EghtesadOnline: Precipitation in Iran's six main catchment areas has decreased 45% since the beginning of the current water year that started on Sept. 22.
The Iran Water Resource Management Company said 23 millimeters of rain (37 billion cubic meters) fell over the last 60 days, down 45% compared to the same period in 2019, the Energy Ministry news portal reported.
Iran is divided into six primary and 31 secondary catchment areas. The six major basins are Central Plateau in Markazi Province, Urmia Lake in the northwest, Persian Gulf and Sea of Oman in the south, Hamoun Wetlands in the east, Karakum basin in the northeast and Caspian Sea in the north.
The Caspian Sea in the north had the highest rainfall at 67 mm so far, yet 33% lower than the year before when 101 mm of rain fell in the picturesque and touristy region.
Although the Persian Gulf and Sea of Oman basin in the south received 51 mm of rainfall in the period (60 days) in 2019, it fell to 27 mm in 2020 down 47%.
Karakum basin in the northeast had 15 mm of rain, down 50% compared to the previous year.
Moreover, close to 13 mm of rainfall was registered in the Central Plateau in Markazi Province less 56% compared to a year ago. The least amount of rain fell in the Hamoun Wetlands in the east reaching 6 mm down 66% compared to 2019.
Conversely, one basin received more rain. Urmia Lake basin in the northwest with 50 mm experienced a 194% rise in the 60 days compared to 2019 when 17 mm of rainfall was registered.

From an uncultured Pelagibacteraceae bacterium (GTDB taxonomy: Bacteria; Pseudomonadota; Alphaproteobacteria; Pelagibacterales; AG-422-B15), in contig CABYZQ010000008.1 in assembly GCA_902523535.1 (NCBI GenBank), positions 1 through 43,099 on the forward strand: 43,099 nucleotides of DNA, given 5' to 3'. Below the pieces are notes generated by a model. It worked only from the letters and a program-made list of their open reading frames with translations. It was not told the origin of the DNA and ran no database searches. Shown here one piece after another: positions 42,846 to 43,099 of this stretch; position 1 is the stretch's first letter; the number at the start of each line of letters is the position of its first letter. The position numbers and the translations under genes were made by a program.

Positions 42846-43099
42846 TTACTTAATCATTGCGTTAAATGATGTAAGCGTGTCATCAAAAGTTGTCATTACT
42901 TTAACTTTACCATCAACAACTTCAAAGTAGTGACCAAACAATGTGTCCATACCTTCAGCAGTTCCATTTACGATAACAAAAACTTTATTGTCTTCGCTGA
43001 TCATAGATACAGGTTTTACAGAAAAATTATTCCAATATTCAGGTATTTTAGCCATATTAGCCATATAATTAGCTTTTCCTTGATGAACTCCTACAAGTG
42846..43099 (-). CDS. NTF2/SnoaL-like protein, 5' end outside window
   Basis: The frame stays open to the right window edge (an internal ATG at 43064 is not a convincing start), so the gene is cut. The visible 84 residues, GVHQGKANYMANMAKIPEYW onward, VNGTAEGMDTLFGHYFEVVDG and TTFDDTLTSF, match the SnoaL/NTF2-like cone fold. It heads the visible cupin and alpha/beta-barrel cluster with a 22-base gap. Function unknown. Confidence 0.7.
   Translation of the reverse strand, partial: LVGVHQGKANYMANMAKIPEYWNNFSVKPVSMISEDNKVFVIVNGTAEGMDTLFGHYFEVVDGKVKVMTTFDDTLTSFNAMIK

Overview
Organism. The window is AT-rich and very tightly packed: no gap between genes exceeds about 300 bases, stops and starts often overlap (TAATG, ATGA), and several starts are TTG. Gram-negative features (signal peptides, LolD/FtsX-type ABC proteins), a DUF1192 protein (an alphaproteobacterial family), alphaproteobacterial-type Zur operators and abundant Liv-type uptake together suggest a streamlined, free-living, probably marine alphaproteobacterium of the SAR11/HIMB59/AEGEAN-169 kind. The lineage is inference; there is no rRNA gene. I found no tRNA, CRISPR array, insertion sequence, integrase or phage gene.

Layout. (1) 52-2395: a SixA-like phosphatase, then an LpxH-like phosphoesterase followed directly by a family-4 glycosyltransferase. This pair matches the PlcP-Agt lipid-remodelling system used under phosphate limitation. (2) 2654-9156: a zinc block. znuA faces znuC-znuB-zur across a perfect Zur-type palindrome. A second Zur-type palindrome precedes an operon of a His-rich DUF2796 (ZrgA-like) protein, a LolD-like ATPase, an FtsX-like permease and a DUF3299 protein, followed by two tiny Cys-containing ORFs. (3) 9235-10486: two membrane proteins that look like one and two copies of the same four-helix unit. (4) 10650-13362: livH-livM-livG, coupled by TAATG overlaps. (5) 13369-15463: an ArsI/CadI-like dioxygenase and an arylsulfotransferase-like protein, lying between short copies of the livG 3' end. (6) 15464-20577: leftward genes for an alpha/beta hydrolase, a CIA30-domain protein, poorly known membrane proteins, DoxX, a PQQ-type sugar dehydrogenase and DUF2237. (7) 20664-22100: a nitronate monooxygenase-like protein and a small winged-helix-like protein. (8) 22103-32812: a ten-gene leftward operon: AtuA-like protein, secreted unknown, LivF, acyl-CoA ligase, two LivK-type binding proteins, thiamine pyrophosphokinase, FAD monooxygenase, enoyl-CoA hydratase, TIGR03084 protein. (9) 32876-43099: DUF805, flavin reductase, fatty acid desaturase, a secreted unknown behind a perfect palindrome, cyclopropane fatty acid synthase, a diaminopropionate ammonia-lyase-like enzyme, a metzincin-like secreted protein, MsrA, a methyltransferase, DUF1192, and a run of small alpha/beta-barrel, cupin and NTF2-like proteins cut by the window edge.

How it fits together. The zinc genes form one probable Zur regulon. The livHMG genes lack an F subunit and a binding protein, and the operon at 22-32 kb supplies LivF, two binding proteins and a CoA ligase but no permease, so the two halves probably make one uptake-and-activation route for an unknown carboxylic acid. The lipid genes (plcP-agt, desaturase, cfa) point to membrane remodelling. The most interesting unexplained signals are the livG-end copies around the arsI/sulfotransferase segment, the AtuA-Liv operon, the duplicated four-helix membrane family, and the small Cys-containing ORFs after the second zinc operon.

In related news, the website quoted Mohammad Shahriari, a deputy at Tehran Regional Electricity Company, as saying that Tehran’s water deficit is considerable.
Due to low rainfall, Tehran dams now hold 695 million cubic meters of water down 12% or 100 mcm compared to this time last year. Five dams supplying Tehran include Taleqan, Latyan, Mamlou, Karaj and Lar. Together they can hold 2 billion cubic meters of water.
Giving a breakdown, Shahriari noted that Taleqan and Mamlou dams hold 271 mcm and 170 mcm respectively. However, stored water behind Karaj, Lar and Latyan is 120 mcm, 85 mcm and 49 mcm, respectively.
Potable water consumption in Tehran Province jumped to 626 million cubic meters in the last water year that ended on Sept. 22.
Referring to water use in other sectors, the official said farmers and industries in the region consumed 14% and 8% more water compared to a year ago. He did not provide figures.
“Water and wastewater infrastructure in the province, including the ageing infrastructure, which is a major source of seepage, is in dire need of renovation.”
According to Hassan Razavi, managing director of Tehran Regional Water Company, the company is struggling to implement water infrastructure projects because of cumbersome regulations and the bloated bureaucracy plus the lack of cooperation from state bodies like the Department of Environment and municipality.
Giving an example, he said the DOE does not allow TRWC increase water transfer from Lar Dam to the east of the capital as the dam is a habitat for red spot trouts, “an issue that can and should be resolved if they (DoE) cooperate”.
He is of the opinion that “If the water and wastewater infrastructure does not improve, political and social unrest would be inevitable.”
Tehran’s population density is 973 per square kilometer, which is 20 times over and above the national average. With nearly 13.5 million people the capital has 16.5% share of the total population.
Tehran accounts for less than 1.1% of the country’s land area, but is home to 16.5% of the population and 45% of the industrial base.